www.sfsite.com /05b/we200.htm   (1302 words)

  
 STAPLEDON, William Olaf - personal data   (Site not responding. Last check: 2007-10-07)
Olaf's first book of scientific fantasy was published in 1931, Last and First Men.
Stapledon was introduced to the Science Fiction field by fellow writer Eric Frank Russell in the late 1930s.
The Olaf Stapledon archive is housed at the Sydney Jones Library on the Liverpool University campus, Liverpool, England.
www.gwillick.com /Spacelight/stapldon.html   (200 words)

  
 Olaf Stapledon: Last and First Men - an infinity plus review
Stapledon projects our culture as continuing for the next 4,000 years as a coal-powered, airplane-mad 1950s-tech civilization.
Stapledon, who had a doctorate in philosophy, notes in his preface that he "tried to supplement my own slight knowledge of natural science by pestering my scientific friends." Apparently he didn't pester a geologist.
Stapledon's Martians, by contrast, are sophisticated aliens: clouds of viral-size units that can unite to form vast group-minds -- in a nice touch, the bigger the group-mind grows, the more dogmatic and bellicose it becomes.
www.infinityplus.co.uk /nonfiction/lastmen.htm   (1690 words)

  
 Sirius
As in several of his other novels, Stapledon proceeds to take a look at humanity and its world, through the eyes of an outsider.
Stapledon is far too subtle and sensible to let the story become mere heavy-handed satire or earnest didacticism.
Treasure this book, treasure the work of Olaf Stapledon (1886-1950) who, coming after H.G. Wells, and before Arthur C. Clarke, ranks with them as one of England’s major contributions not only to science fiction, but to liberal and humane thought.
www.waldeneast.fsnet.co.uk /sirius.htm   (323 words)

  
 The SF Site Featured Review: Star Maker
Olaf Stapledon was born in 1886 on Merseyside and spent much of his childhood in Egypt.
It is philosophical in that it attempts to marry science with religion (though this of course is also an SF tradition dating back to Mary Shelly's Frankenstein) to come up with mutual areas of agreement.
Indeed, Stapledon's thesis tracks with current intelligent-design theory (the Star Maker is God, though not the Father-God of traditional Christianity), which postulates some sort of rule-making authority for how the universe works.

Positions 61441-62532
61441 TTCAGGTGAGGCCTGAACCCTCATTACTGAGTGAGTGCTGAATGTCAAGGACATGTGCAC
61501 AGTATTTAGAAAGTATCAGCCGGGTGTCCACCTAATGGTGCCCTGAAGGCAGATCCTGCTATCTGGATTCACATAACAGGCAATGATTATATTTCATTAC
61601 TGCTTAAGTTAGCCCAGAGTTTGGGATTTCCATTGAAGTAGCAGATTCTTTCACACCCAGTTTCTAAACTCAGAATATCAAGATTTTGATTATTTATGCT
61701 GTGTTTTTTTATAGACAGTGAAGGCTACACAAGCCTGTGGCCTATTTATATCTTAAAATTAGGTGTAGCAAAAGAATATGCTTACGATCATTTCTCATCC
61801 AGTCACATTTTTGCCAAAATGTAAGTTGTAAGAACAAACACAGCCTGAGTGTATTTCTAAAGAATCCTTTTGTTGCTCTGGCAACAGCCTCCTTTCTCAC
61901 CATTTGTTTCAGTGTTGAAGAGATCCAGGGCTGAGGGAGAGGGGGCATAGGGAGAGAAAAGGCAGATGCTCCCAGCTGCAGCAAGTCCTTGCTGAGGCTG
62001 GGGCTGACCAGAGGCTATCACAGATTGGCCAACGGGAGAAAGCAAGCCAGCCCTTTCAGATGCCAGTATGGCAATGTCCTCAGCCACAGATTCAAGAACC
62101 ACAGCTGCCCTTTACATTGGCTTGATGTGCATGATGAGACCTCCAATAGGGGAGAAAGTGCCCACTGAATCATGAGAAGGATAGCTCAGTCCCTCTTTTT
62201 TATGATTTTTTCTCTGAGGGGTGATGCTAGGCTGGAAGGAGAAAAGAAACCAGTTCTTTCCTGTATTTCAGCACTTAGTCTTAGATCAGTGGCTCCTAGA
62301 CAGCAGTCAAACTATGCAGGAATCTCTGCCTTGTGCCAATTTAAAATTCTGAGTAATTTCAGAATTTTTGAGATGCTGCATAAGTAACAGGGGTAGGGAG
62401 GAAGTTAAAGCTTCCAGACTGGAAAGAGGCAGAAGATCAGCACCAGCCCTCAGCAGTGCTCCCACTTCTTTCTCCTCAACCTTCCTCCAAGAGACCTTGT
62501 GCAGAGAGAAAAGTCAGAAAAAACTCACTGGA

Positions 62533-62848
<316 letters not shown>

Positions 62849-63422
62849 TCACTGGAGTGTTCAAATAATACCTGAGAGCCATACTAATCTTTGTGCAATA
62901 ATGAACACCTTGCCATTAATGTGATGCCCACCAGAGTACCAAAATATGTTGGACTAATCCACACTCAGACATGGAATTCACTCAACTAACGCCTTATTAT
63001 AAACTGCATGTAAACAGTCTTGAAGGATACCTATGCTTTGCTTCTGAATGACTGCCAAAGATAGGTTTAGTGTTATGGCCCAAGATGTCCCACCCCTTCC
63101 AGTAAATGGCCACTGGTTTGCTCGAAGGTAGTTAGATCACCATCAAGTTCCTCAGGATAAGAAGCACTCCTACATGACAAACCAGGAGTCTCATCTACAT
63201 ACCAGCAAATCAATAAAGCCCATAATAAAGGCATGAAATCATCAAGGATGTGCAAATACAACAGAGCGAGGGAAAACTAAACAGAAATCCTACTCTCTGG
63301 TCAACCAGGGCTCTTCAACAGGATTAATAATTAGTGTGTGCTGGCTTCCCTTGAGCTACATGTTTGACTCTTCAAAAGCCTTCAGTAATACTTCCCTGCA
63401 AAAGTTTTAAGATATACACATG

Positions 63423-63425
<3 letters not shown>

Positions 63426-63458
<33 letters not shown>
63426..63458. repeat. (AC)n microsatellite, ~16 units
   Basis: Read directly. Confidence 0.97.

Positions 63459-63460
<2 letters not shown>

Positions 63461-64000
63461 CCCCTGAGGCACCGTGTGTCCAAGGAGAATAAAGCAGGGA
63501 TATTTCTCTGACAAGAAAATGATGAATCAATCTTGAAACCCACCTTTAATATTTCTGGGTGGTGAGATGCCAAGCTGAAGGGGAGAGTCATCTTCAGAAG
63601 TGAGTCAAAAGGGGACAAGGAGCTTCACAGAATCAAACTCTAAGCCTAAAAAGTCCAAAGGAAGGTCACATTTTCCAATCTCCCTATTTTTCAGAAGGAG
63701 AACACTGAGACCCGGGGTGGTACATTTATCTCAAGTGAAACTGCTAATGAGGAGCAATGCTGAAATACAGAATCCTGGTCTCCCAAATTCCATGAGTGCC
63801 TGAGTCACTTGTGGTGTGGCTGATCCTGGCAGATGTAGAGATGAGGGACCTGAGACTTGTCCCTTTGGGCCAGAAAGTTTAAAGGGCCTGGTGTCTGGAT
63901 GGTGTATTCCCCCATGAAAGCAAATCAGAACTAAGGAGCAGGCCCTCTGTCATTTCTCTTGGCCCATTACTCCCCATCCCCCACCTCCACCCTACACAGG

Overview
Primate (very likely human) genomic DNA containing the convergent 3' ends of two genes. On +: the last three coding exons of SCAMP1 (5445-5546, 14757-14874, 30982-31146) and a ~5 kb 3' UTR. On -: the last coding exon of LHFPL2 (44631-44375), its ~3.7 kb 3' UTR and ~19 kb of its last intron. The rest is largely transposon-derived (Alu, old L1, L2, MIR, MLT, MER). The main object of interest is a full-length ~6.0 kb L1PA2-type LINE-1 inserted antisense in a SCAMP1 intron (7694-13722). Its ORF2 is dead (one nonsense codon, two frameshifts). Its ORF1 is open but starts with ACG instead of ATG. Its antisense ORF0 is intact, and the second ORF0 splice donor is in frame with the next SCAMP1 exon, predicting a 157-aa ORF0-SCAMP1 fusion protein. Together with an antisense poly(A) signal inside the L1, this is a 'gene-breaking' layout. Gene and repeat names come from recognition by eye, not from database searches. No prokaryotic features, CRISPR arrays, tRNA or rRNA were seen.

www.sfsite.com /09a/sm88.htm   (902 words)

  
 Amazon.co.uk: Books: Star Maker (Millennium SF Masterworks S)   (Site not responding. Last check: 2007-10-07)
Olaf Stapledon is better known for Last and First Men (1930), a sweeping history of the future whose early chapters are now embarrassing--but Star Maker leaps straight into a unfurling vision of infinity.
When people refer to any novel as influential, what they seem to mean is that the text captures in its form and function the drift of ideas and concepts at any one time and space.
Olaf Stapledon has enriched us (humanity) with his work.
www.amazon.co.uk /exec/obidos/ASIN/1857988078   (1013 words)

  
 Amazon.com: Books: Last and First Men and Star Maker : Two Science Fiction Novels   (Site not responding. Last check: 2007-10-07)
Fair Warning: Stapledon, an intellectural pacifist and survivor of the hideous spectacle of World War One, lets his prejudices and peculiarities show in the first five or so chapters of the book.
Stapledon spends chapters discussing the social, moral and spiritual nature of the Martian swarms, comparing their odd society with humanity's.
Stapledon rattles off ideas and concepts that didn't make it into mainstream SF until the last decade or so.
www.amazon.com /exec/obidos/tg/detail/-/0486219623?v=glance   (3689 words)

  
 Dani Zweig's Belated Reviews #15: Olaf Stapledon
Between 1930 and 1950, Olaf Stapledon wrote some of the most impressive and influential science fiction of the century.
Writing good fiction means, among things, that a novel can't coast on clever gimmicks and gadgets, as so much science fiction of the time did.
In Olaf Stapledon's case, that meant tackling *big* subjects.
www-users.cs.york.ac.uk /~susan/sf/dani/015.htm   (731 words)

  
 Amazon.ca: Books: Olaf Stapledon: A Bibliography   (Site not responding. Last check: 2007-10-07)
In addition to complete descriptions of all first editions, citations are given for later editions, omnibus volumes, and books to which Stapledon contributed chapters or poems.
The dust jackets of all first editions and books to which Stapledon contributed are described in detail, giving the reader unique insight into the manner in which Stapledon's books have been presented.
A previously unpublished Stapledon work, "The Peak and the Town," is included in the bibliography.
www.amazon.ca /exec/obidos/ASIN/031324099X   (303 words)

  
 Olaf Stapledon -- Facts, Info, and Encyclopedia article   (Site not responding. Last check: 2007-10-07)
Olaf Stapledon -- Facts, Info, and Encyclopedia article
William Olaf Stapledon (1886-1950) was a (The people of Great Britain) British philosopher and author of several influential works of (Literary fantasy involving the imagined impact of science on society) science fiction.
His work directly influenced (Click link for more info and facts about Arthur C. Clarke) Arthur C. Clarke, (Click link for more info and facts about Brian Aldiss) Brian Aldiss, (Click link for more info and facts about Stanislaw Lem) Stanislaw Lem and John Maynard Smith and indirectly influenced countless others.
www.absoluteastronomy.com /encyclopedia/O/Ol/Olaf_Stapledon.htm   (443 words)